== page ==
Day one: the Introductory Material

Today, I read everything before page 1 in my copy of Ulysses.  This is the edition I've got:

I chose this edition for no other reason than it was the cheapest edition in stock at Barnes and Noble the day I checked.  It contains page references to the 1934 edition, which I'm guessing is the one most frequently referenced, so I'll use those page numbers referring to parts of the book in the future.

John M. Woolsey's court decision, printed in the front, is intimidating.  It contained the first clear description of what Ulysses contains that I've come across in my life, near the start of section IV:

He takes persons of the lower middle class living in Dublin in 1904 and seeks not only to describe what they did on a certain day early in June of that year as they went about the City bent on their usual occupations, but also to tell what many of them thought about the while.

That description on its own, of a book this size, is imposing.  But Woolsey says outright several times in his decision that the book is difficult.  His clearest statement is the whole of section II, quoted in its entirety here:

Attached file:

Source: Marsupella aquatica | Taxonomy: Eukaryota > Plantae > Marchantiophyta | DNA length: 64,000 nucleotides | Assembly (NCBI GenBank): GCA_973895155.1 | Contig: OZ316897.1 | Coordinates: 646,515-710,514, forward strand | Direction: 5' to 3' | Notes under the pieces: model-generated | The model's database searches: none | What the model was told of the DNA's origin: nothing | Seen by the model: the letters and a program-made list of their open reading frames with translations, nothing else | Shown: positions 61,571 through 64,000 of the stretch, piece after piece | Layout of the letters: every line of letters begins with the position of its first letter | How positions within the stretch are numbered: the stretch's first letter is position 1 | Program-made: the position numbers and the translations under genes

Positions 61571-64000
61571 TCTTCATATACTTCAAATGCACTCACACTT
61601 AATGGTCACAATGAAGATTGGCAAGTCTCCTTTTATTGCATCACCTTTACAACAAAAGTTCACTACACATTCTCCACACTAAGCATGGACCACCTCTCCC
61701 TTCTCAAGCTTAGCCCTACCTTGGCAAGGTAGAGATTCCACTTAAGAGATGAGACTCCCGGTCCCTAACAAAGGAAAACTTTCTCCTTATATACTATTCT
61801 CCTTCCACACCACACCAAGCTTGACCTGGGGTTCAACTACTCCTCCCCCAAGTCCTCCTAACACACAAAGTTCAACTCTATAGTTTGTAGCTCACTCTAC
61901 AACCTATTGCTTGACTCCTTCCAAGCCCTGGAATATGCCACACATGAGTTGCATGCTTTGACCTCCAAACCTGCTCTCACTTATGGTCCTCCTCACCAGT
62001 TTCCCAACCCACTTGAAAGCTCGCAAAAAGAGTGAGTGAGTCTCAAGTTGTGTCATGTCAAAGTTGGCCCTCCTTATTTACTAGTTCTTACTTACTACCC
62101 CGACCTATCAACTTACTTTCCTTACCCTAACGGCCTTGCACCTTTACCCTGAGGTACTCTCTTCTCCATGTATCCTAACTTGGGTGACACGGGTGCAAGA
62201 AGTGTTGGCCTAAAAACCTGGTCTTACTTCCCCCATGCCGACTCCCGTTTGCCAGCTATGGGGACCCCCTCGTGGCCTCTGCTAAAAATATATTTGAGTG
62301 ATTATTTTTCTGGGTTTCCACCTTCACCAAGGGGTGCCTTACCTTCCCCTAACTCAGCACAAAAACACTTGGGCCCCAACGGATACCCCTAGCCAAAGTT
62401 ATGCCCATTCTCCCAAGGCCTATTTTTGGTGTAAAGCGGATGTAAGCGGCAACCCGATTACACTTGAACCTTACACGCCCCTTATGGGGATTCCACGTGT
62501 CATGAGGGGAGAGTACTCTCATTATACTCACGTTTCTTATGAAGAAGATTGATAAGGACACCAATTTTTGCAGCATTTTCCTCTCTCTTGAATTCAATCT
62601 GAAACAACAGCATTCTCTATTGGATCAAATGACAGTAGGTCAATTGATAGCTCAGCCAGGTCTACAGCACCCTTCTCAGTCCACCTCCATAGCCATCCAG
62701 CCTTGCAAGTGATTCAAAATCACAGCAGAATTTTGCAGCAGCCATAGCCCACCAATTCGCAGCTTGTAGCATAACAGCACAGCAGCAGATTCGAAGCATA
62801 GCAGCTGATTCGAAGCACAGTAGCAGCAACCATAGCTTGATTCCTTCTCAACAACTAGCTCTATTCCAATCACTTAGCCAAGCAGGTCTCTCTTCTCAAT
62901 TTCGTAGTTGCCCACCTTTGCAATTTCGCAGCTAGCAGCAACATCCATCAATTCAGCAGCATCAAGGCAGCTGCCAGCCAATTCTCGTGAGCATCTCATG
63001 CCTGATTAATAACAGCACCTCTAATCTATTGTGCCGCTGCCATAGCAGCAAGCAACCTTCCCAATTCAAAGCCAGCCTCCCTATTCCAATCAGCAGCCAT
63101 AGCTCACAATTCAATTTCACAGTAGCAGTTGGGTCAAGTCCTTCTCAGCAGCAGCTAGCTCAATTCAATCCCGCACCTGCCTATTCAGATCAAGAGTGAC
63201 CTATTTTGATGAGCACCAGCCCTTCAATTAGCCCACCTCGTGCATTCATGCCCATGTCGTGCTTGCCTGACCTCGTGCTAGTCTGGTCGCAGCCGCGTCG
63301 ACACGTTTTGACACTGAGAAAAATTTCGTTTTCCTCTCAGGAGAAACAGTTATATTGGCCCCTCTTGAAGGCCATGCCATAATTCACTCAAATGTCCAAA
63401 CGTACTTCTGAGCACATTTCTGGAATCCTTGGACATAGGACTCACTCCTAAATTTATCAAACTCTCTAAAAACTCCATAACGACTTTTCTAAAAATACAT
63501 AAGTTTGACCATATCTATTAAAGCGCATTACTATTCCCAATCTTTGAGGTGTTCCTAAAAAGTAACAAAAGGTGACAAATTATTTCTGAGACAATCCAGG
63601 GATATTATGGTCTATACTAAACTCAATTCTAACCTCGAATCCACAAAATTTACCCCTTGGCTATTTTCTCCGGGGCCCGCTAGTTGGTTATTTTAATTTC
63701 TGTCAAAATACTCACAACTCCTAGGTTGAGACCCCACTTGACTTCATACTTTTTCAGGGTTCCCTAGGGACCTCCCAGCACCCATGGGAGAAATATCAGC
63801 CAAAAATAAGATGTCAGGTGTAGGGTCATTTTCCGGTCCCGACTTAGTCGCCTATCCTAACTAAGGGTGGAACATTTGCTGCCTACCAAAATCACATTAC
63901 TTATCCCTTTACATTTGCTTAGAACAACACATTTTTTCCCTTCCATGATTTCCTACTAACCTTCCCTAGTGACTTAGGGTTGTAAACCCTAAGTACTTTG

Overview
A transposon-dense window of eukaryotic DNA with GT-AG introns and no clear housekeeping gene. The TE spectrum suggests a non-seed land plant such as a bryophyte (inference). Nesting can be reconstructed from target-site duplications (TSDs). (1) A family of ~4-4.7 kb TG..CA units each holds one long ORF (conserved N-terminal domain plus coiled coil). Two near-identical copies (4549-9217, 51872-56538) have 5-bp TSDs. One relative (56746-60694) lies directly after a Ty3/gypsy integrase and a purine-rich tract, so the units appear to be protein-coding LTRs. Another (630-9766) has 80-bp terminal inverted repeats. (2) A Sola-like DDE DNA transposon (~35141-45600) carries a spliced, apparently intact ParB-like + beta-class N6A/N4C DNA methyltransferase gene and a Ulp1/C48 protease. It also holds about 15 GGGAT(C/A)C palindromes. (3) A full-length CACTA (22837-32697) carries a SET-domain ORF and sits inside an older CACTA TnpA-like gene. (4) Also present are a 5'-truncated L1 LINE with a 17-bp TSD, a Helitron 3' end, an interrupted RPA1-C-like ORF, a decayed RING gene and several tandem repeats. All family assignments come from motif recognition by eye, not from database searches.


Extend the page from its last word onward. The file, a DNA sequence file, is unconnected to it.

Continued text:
II. I have read "Ulysses" once in its entirety and I have read those passages of which the government particularly complains several times. In fact, for many weeks, my spare time has been devoted to the consideration of the decision which my duty would require me to make in this matter.

"Ulysses" is not an easy book to read or to understand. But there has been much written about it, and in order properly to approach the consideration of it it is advisable to read a number of other books which have now become its satellites. The study of "Ulysses" is, therefore, a heavy task.

You can find the text of that court decision here.

The text then moves on to "A Letter From Mr. Joyce to the Publisher, Reprinted in 1934 Edition By Permission of the Author".

The letter contained a few bits of gratuitous Latin in the first two paragraphs, which I had to google.  I wonder whether I'll have to do that a lot in the coming pages.  The letter detailed the events associated with the controversy which Woolsey's court case addressed.

From this point forward, I'll be blogging my thoughts regularly -- aiming for at least 10 pages and 1 post a day.  Knowing the reputation of this book, I don't expect to come to a deep understanding of it by the end of my first time through, but I feel nonetheless that the experience will be enriching and productive.

I'll try not to write bland summaries of the events in the book, but to stick to commentary and personal impressions.